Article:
Court denies new trial for sex abuse convict
A panel of the 3rd Circuit Court of Appeals in Philadelphia has refused to grant a new trial to a Bedford County man who is serving a 25- to 50-year sentence for child sexual abuse, but in its opinion the federal appeals court suggested that the U.S. Supreme Court review possible constitutional questions involving the prosecution of suspected child abusers.
The case involved Richard Max Crawford III, now 48, who was convicted more than a decade ago of 392 child sexual abuse counts with a close family member.
Bedford County Senior Judge Daniel Howsare imposed the lengthy sentence on Crawford in 2006, based on guilty verdicts returned by a jury that included multiple counts each of involuntary deviate sexual intercourse, aggravated indecent assault, indecent assault and statutory rape, all occurring between 1992 and 1997.
Crawford was initially charged with 504 sexual offenses against the young child, but the jury found him not guilty of 112 counts.
The defendant, through Bedford County attorney Thomas Crawford (no relation), then went through Pennsylvania’s appeal process in which his request for a new trial was denied by the Pennsylvania Superior Court.
In 2013, he filed a petition in the U.S. District Court in Johnstown maintaining that his constitutional rights under the Sixth Amendment were violated because prosecutors were unable to pin down when the child sexual abuse incidents occurred, not an unusual circumstance when it comes to prosecutions involving children.
Young children, the courts recognized, have trouble remembering times and dates when offenses occur and often don’t reveal the offenses until they are much older.
In the Bedford County case, the child waited several years before telling a friend about her involvement with Crawford.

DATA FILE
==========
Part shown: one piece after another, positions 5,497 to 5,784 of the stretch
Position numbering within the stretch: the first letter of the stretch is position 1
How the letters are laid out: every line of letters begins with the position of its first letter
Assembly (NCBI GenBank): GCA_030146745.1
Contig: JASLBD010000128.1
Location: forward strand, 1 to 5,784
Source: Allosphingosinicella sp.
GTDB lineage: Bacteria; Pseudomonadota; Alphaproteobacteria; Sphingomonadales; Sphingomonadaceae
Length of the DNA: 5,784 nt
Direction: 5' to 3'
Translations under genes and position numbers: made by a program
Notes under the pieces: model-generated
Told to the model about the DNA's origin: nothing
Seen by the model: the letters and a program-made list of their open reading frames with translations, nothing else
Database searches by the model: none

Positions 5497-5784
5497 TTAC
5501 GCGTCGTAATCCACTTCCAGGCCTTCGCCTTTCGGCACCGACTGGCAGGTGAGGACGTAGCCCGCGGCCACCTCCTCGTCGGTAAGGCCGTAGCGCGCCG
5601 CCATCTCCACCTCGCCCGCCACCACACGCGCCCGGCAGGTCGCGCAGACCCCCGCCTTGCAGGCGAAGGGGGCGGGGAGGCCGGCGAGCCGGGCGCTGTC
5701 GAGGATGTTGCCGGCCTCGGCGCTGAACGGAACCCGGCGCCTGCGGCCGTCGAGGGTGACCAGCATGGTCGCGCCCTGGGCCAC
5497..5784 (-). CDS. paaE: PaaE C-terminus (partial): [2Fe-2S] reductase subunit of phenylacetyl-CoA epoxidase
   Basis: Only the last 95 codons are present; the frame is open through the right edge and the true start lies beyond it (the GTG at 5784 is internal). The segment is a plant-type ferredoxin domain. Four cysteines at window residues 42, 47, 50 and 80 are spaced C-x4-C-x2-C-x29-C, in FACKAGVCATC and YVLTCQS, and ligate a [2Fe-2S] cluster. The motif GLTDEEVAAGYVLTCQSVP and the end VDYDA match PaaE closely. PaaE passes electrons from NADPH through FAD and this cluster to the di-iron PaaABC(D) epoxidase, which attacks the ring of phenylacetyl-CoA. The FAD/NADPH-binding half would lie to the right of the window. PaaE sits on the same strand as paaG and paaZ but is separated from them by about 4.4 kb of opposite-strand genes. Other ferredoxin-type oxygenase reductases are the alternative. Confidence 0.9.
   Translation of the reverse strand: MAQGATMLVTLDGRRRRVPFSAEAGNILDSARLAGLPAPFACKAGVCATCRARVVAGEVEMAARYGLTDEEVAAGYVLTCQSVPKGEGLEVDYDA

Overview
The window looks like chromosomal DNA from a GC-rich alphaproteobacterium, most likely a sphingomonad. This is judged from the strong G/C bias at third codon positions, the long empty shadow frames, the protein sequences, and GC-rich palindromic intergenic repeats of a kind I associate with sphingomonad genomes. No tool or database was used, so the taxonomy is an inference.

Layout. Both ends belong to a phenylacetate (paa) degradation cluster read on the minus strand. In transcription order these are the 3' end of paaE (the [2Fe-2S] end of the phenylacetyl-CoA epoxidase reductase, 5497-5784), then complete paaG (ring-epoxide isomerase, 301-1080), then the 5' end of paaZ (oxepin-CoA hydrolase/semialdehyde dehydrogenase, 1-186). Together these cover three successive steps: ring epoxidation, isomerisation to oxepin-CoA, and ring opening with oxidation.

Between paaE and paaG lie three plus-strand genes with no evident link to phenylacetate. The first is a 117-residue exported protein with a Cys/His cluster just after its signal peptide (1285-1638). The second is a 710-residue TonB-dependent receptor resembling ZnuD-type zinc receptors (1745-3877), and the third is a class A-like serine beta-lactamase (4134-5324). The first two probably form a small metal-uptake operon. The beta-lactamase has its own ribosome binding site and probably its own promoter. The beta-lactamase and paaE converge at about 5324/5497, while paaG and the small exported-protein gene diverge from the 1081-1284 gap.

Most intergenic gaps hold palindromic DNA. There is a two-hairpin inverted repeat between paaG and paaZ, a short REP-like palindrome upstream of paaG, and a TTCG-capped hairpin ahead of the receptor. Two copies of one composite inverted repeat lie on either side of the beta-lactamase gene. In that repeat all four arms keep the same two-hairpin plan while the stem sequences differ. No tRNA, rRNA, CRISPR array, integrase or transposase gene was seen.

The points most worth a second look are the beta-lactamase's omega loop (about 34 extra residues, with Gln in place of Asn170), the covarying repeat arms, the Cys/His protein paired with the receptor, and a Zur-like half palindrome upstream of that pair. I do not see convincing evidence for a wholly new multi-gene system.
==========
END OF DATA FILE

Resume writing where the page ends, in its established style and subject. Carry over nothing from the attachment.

The 3rd Circuit panel upheld the Superior Court decision denying Crawford a new trial and the decision by U.S. District Judge Kim R. Gibson in Johnstown, who dismissed Crawford’s federal petition.
The federal panel reviewed the case under the Antiterrorism and Effective Death Penalty Act and concluded that, to grant Crawford’s wish for a new trial, it would require adopting a “specific legal rule” that normally lies within the realm of the U.S. Supreme Court.
“The Supreme Court precedent in this area is very general and lacks a specific application to the problems encountered in prosecutions of child sexual abuse,” the 3rd Circuit panel stated.
It suggested the logical next step “from the Supreme Court’s decisions would be to hold that due process and the Sixth Amendment require a more particularized charging document on a case like this one; but then again, perhaps not.”
One of the most comprehensive reviews of the Crawford case was a 27-page recommendation presented to and adopted by Gibson and written by Magistrate Judge Keith Pesto.
Pesto concluded that the Superior Court ruling denying Crawford a new trial was not unreasonable, but in his opinion he outlined the problem faced by prosecutors in child sexual abuse cases.
“There is no fixed law in Pennsylvania on how to charge sexual offenses when a minor child alleges that many incidents of sexual abuse took place but is unable to fix the date with any degree of precision. The law tolerates a degree of imprecision in child sexual assault cases that would not be permitted in any other type of criminal prosecution,” Pesto wrote.
He went on to state that when a child alleges several, or even hundreds of offenses, but cannot pinpoint the dates, the prosecution has three options:
– To rule out prosecution.
– To permit one charge with the date defined as specifically as possible.
– To “tolerate imprecision in the indictment on the grounds that the social ill or sexual assault is worse than the prejudice to the particular defendant.”
He stated, “The Pennsylvania Superior Court in affirming (Crawford’s) conviction in this case, now clearly interprets the Due Process Clause according with the third option.”
Pesto concluded there is some effort by prosecutors and courts for a middle ground — possibly the second option.
He called it an option between “two unhappy choices.”